Wednesday, May 26, 2010

Morning Brief: Apple affiliate program could learn from Amazon

I've been traveling the past few days, as you might have noticed, a few items have piled up. A Morning Brief is as good a place to post them as any.

I received a notice from Apple Monday about their affiliate program. The program is so badly run that I was not even aware that I had already signed up for it. In any case, Apple's idea of a new development in its affiliate program was limited to placing ads on your site in hopes that someone will link back. In other words, a bad ploy to get you to place ads for free.
I just don't recognize Apple anymore. The company used to do things with style substance.

A better example of a good affiliate program is Amazon's program -- formally knows as Amazon Associates. It's better for one reason only: widgets. By making it easy to embed links and product pictures, the widget allows editors and publishers to provide these links without having to remember code, or affiliate numbers, etc.

The NYT reported last night that Apple is starting to face the same level of scrutiny of its business practices that was common for Microsoft. Whether Apple gets the irony is unknown.

According to the Times, the Justice Department is looking closely at Apple's iTunes store and the pressure the company supposedly has placed on the music labels to do busy with Apple, and to decline making deals with other retail outlets like Amazon. Specifically, the article talks about a promotion Amazon promoted.

"The magazine reported that representatives of Apple’s iTunes music service were asking the labels not to participate in Amazon’s promotion, adding that Apple punished those that did by withdrawing marketing support for those songs on iTunes," the Times wrote.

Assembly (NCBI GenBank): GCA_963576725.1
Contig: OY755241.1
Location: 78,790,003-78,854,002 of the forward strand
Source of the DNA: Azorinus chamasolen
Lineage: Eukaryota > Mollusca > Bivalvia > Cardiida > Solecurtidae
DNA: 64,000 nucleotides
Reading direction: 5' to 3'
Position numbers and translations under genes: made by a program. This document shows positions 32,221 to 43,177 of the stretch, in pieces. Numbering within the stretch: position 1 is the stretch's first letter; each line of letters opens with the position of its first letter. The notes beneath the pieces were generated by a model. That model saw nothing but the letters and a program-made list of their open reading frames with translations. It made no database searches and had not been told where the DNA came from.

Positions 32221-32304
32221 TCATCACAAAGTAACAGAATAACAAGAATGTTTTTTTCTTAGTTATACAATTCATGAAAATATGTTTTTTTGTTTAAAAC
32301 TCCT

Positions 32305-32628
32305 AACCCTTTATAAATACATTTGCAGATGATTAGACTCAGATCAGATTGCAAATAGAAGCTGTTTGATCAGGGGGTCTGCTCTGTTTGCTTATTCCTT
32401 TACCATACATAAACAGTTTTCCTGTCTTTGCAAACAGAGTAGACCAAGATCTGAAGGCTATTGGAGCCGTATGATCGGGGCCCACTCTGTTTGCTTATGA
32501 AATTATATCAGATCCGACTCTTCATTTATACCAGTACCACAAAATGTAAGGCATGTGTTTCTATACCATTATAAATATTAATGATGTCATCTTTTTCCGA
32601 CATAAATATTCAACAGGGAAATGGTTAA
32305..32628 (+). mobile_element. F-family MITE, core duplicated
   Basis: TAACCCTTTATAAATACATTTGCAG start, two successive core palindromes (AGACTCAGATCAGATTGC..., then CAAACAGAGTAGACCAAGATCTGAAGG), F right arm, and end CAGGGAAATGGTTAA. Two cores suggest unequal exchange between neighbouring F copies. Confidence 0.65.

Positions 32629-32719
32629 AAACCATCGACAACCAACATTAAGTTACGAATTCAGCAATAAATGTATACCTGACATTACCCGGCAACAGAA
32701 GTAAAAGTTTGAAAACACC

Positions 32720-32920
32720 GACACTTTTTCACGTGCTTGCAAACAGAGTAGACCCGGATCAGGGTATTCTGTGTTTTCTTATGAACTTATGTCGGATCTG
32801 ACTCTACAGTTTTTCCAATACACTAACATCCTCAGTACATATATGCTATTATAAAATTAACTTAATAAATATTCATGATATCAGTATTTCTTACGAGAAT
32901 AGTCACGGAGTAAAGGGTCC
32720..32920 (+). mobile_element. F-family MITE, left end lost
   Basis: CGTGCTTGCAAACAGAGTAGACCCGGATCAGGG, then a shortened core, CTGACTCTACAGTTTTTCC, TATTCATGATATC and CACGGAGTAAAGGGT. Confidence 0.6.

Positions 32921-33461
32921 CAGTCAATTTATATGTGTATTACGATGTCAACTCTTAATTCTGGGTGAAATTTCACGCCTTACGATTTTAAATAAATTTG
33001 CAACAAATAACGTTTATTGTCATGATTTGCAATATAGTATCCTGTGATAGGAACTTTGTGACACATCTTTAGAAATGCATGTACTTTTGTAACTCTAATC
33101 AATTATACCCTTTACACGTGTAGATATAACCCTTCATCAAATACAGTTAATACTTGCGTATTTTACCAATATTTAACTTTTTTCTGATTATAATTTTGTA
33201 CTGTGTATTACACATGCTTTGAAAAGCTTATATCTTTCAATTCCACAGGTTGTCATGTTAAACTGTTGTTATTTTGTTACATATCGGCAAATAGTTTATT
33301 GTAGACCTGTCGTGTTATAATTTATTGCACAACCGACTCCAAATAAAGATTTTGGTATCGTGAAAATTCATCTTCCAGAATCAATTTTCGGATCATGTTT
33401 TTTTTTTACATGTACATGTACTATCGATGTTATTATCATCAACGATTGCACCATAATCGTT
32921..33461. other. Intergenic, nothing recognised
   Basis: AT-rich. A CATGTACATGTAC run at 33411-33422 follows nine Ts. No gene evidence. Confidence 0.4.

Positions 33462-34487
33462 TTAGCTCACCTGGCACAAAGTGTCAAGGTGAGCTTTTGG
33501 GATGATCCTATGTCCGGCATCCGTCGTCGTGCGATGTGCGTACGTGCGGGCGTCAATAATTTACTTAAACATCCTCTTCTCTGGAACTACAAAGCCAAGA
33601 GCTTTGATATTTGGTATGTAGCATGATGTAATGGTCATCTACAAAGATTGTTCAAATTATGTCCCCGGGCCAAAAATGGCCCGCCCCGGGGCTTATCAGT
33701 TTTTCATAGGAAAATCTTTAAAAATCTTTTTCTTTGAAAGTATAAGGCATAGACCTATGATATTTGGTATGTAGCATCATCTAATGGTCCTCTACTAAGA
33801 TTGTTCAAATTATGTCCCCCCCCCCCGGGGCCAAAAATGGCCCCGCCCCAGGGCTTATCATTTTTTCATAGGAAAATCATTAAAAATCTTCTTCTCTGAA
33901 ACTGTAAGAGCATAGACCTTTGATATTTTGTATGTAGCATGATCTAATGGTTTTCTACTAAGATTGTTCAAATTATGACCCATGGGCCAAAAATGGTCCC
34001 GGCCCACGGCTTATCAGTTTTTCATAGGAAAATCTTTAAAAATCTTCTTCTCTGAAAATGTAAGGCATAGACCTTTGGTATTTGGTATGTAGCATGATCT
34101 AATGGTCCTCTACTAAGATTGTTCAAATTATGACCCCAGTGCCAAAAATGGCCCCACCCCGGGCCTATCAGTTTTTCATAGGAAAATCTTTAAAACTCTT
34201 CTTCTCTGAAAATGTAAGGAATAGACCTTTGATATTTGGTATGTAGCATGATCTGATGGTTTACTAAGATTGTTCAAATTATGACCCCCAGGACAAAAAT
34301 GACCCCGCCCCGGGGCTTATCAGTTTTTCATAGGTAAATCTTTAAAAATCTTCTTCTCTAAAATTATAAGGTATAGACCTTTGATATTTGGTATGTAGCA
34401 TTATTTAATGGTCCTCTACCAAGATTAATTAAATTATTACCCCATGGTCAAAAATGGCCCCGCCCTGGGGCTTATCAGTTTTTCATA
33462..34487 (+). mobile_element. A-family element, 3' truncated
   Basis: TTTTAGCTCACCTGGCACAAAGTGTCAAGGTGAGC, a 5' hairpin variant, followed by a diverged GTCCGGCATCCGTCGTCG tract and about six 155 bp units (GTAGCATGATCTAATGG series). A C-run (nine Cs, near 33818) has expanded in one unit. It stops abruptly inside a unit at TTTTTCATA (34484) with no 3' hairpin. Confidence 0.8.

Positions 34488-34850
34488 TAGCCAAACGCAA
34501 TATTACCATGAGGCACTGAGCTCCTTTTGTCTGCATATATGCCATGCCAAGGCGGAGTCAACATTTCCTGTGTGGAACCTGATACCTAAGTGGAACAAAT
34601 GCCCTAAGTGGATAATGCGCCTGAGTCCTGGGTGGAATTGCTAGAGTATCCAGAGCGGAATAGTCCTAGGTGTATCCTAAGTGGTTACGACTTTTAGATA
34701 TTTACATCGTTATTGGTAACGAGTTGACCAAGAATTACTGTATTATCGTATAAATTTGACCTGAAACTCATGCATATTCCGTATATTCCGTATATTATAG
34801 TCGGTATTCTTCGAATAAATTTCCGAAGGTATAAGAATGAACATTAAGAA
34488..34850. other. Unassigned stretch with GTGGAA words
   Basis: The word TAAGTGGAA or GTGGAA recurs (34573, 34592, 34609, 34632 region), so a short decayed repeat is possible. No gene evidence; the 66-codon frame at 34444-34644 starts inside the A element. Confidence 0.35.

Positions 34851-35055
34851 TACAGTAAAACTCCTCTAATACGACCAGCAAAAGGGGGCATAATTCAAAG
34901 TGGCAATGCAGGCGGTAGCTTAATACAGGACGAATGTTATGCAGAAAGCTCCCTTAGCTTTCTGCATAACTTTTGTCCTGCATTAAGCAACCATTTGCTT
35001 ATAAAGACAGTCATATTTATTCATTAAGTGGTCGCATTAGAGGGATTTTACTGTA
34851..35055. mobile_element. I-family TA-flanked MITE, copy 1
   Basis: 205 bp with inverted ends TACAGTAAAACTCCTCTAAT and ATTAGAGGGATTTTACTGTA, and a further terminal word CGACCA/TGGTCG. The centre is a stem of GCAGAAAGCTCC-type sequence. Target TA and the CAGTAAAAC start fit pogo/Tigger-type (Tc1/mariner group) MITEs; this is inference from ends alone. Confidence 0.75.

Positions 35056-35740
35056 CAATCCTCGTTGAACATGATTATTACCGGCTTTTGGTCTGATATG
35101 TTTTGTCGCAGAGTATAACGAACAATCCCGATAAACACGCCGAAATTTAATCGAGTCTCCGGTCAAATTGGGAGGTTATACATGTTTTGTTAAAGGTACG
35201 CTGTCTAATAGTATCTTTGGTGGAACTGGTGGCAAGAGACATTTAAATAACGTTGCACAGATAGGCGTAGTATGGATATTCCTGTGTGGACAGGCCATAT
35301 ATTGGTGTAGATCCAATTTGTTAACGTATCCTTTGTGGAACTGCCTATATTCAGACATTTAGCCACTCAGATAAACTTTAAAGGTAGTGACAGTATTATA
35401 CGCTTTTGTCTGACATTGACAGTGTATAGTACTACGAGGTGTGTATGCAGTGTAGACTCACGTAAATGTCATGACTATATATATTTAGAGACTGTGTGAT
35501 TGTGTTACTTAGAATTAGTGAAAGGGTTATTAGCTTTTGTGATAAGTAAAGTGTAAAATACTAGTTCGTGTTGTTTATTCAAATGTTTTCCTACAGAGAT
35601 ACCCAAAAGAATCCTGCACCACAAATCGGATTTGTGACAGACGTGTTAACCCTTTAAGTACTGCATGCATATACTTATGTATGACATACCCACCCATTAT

Publish2 announced a news exchange program that it says is "a platform aimed at disrupting the Associated Press monopoly over content distribution to newspapers." Really. They really said that in a release.

A few outlets including Folio: picked up the release and posted a story. But I had to read the release several times simply to marvel at the tone of the thing. Judge for yourself, here are the first two paragraphs:
Today, at TechCrunch Disrupt, we’re announcing the launch of Publish2 News Exchange, a platform aimed at disrupting the Associated Press monopoly over content distribution to newspapers. With Publish2 News Exchange, newspapers can replace the AP’s obsolete cooperative with direct content sharing and replace the AP’s commodity content with both free, high-quality content from the Web and content from any paid source.

With Publish2 News Exchange, we’ve created what the AP should have become, but can’t because of a classic Innovator’s Dilemma. The New AP is an open, efficient, scalable news distribution platform. We’re enabling newspapers to benefit for the first time from the disruptive power of the Web, and from the efficiency of content production on the Web.
Somebody needs to hire a PR firm.

Finally, Steve Smith over at Mobile Insider read the same Financial Times story I did yesterday that questions whether newspaper publishers are really ready of the iPad. Smith's take is about the same as mine: yes, results so far have been hit-and-miss, but there have been some good implementation of tablet technology so far, including the Financial Times own iPad app.

The reason behind the story, of course, is that the iPad is being introduced in Europe this week (as well as Canada and Australia), and editors are rushing to make sure they have something in print about it. This leads, I'm afraid, to some rather misguided stories. There seems to be a desire to predict the future success of a product days and weeks before it is actually launched. I especially liked PC World's stories on the iPad -- they posted so many reviews, judgements and rants that you it will be impossible for anyone not to say that PC World got it right.